Thursday, October 1, 2020
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As an immigrant, we all have a story some are forced to leave their country, some look for better opportunities and some just adopt new countries after being relocated.

In all scenarios when you move you leave part of yourself behind as you go thru the new experience. We all have something in common when you arrive in a new city there is a process of adapting to the dynamic of the city, the food, the places sometimes the language and culture. We also share the need to find people that we can trust as who are the best doctors, schools, caretakers, immigration lawyer, and the list is endless. When you have no roots in a place the most difficult part is the feeling of not belonging and the lack of relating to.

Immigrant different reasons to migrate

Immigrant Cruz Diez Aeropuerto Maiquetia

Venezuelan leaving as the Dictatorship ruins the country~Cruz Diez Aeropuerto Maiquetia

The easiest, reason to migrate is by being relocated. You arrive at your new place and you know you have a job, income, and support for immigration status. Your co-workers become your first helpers to get around and settle. Most importantly you know that it is temporary and that at the end of the job you will get back to your country or move to another place.

The second reason for migrating is a choice looking for better opportunities you take the decision to leave your country or city of origin to start life in a new place. Depending on the circumstances of each individually the experience usually involves a lot of sacrifices and a lot of hard work as you pursue the opportunities you were looking for as well as the process of adapting.

The most difficult reason to migrate is when you are forced to leave the place where you had no intentions to leave. People forced to leave their native country usually is because of regimes,  political or/and economic instability in their country.

Miami and its Immigrants 

Miami Immigrant

Mariel forced immigration by Fidel Castro’s regime

Miami originally was a winter hideaway for Northeasterners and a paradise for grey businesses during early-mid 1900s. It was the post-war era and the cold war that transformed Miami as the lifesaver city for millions of South Americans fleeing dictatorship, guerillas, and wars that have affected most of the Latinoamerican countries at different times.

The Cuban crisis and Castrism that forced millions of Cubans exile throughout the world. Miami was the city that embraced them and gave them the chance to redefine and grow roots. Cuban Americans managed to define a new culture with Cuba in their heart. For some, they lived a double life filled with the courage to live the day by day life and the sentiment of what they were forced to live behind.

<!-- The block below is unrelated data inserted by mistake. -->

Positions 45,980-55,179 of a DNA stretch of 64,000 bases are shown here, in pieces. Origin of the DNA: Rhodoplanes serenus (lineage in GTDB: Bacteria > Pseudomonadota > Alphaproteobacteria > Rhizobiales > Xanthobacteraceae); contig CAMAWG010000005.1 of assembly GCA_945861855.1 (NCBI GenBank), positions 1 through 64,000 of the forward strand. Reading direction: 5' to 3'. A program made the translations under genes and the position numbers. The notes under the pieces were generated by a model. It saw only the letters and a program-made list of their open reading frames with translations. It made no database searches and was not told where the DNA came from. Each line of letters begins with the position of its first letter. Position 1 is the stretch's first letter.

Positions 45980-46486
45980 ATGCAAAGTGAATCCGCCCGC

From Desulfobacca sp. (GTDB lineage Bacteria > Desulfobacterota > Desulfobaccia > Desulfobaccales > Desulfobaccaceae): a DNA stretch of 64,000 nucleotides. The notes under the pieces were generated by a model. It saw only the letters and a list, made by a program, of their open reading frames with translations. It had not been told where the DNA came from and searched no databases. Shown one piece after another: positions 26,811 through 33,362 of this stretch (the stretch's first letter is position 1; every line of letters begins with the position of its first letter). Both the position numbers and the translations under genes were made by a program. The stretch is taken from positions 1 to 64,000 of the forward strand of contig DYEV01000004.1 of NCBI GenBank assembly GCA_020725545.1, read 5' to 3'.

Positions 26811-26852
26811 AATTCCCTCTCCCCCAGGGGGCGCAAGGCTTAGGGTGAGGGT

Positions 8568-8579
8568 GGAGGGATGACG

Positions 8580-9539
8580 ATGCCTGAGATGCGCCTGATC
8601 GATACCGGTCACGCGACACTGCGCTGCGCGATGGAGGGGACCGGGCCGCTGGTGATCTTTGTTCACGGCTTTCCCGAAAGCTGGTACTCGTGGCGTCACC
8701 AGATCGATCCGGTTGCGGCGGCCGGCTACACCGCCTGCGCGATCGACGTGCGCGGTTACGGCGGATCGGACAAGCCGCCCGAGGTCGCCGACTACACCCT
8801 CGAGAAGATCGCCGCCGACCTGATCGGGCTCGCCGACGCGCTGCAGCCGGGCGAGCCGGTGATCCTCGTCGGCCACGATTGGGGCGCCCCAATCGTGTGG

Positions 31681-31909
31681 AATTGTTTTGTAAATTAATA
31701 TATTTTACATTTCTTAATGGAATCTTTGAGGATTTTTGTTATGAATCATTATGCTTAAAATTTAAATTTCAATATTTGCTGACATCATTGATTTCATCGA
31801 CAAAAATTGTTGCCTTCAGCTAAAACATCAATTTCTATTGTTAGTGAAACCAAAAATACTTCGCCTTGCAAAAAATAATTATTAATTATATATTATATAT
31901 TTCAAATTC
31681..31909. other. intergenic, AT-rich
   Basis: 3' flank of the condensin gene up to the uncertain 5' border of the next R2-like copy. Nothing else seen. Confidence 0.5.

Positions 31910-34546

As for South Americans, Miami is a city where we all are the same, where Cubans, Colombian, Brasilians, Argentinians, Venezuelans have no borders divisions and have learned to share their differences and respect their traditions.

Today, Miami is called a multicultural city and many others are coming from other parts of the world. French and Russian claim the same feeling of being welcomed without the need to change their traditions. And lately, it is the west-coast and northeastern migrants that are choosing Miami to start a new life.

The Amparo Experience

As an Immigrant and Amparo Rum

The Havana Rum Club. Photo by Daniella Mía

The Amparo Experience is a play dedicated to the life of the Arechabala’s family and the lifetime dream of reviving and restoring what was once taken. The story and the history of founders Havana Rum Club, Ramon Arechabala and his family as their native Cuba falls under the Castro regime. Havana Club a family business since 1878 was seized at gunpoint in the early 1960s by the Castro Regime. His then forced exile and his lifetime struggle trying to rebuild and not let the legacy be forgotten. His dream and legacy passed on to his daughter Paola Consuegra, which later joins forces with the Bacardi to have the formula of Havana Rum Club being produced. Ramon Arrechabala left her in charge as an inheritance with his wish for her to persevere until the brand would be back on the market.

Listening to Amparo’s interview by the Immigrant Archive Project  The Amparo Experience is to understand what it takes to migrate to another country as well as to understand that dreams can only be achievable thru perseverance. The Amparo Experience is not only about the Havana Rum it is the story of the Immigrant whether it was a choice or a forced exile.

The Amparo Experience is still performing, you can find details clicking here.

 

 

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